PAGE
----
The reason Dr. Salekin, the mental-health expert whose testimony E.J.M. wanted to present, did not testify was because E.J.M. did not retain her, not because the trial court excluded her testimony. Moreover, contrary to E.J.M.'s assertion, the Court of Criminal Appeals did not accord L.L.J. greater dueprocess rights because her "financial situation" was better than E.J.M.'s. E.J.M.'s brief, at 27. The constitutional right to call a witness on his own behalf applies equally to all juveniles. L.L.J., 746 So.2d at 1063. E.J.M. had the right to call Dr. Salekin or any other mental-health expert to testify, just as L.L.J. had the right to call Dr. Lyman; however, E.J.M. does not have a constitutional right to have the State pay for Dr. Salekin, a mental-health expert of his choosing. Whisenhant v. State, 482 So.2d 1225, 1229 (Ala.Crim.App. 1982) ("there exists no constitutional right to the appointment of a private psychiatrist of a defendant's own choosing at public expense"). The Supreme Court of the United States has held that "[t]he Fourteenth Amendment `does not require absolute equality or precisely equal advantages,' nor does it require the State to `equalize economic conditions.'" Ross v. Moffitt, 417 U.S. 600, 612, 94 S.Ct. 2437, 41 L.Ed.2d 341 (1974) (citations omitted).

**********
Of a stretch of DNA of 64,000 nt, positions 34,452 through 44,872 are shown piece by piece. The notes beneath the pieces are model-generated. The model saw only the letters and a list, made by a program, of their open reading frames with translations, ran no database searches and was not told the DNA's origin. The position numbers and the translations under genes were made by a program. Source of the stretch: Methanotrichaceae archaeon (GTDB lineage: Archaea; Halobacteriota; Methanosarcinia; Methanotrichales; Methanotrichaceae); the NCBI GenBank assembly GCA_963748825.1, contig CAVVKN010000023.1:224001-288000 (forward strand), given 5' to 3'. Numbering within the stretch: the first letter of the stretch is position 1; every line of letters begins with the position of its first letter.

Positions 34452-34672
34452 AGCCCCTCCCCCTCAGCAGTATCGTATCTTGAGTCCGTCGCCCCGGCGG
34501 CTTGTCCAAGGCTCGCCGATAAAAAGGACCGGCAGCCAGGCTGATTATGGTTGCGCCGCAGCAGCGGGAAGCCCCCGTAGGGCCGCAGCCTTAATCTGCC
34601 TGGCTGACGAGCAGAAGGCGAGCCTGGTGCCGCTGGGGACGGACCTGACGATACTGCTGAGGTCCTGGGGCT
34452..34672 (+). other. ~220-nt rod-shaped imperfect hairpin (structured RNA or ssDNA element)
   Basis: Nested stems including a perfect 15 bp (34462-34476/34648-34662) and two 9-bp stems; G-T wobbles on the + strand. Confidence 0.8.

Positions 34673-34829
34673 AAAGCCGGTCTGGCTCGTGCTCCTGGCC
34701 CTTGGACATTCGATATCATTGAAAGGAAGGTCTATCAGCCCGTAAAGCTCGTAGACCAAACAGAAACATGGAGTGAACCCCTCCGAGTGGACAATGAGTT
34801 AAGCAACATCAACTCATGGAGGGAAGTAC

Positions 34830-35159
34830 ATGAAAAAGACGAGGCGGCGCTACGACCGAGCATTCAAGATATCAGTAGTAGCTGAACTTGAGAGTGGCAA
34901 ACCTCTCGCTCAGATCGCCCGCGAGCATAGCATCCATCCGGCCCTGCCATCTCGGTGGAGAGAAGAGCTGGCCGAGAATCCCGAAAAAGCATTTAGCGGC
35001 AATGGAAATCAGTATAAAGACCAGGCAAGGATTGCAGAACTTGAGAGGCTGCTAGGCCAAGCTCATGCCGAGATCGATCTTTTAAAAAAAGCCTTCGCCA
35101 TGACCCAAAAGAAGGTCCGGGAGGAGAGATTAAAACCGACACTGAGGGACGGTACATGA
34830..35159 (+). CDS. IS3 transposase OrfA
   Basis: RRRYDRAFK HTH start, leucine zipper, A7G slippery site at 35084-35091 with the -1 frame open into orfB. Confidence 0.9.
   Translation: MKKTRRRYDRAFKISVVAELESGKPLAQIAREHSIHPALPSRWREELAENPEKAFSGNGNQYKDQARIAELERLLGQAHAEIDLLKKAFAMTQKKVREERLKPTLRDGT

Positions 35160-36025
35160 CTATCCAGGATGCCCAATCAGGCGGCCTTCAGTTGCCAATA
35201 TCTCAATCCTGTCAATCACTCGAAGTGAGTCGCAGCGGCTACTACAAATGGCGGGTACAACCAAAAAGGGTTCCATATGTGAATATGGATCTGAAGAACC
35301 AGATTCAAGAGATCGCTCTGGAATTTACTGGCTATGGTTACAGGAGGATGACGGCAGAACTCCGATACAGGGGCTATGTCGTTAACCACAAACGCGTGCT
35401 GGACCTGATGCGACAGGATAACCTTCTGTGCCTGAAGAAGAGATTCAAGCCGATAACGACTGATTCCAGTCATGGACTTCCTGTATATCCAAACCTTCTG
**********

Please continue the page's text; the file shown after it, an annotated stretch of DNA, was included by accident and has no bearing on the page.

Therefore, because the rights and facts at issue in the two cases are distinguishable, there is no inconsistency between this Court's holding in H.P.W. and the Court of Criminal Appeals' holding six years later in L.L.J. Therefore, E.J.M.'s argument that we should overrule H.P.W. because it is inconsistent with L.L.J. is not persuasive.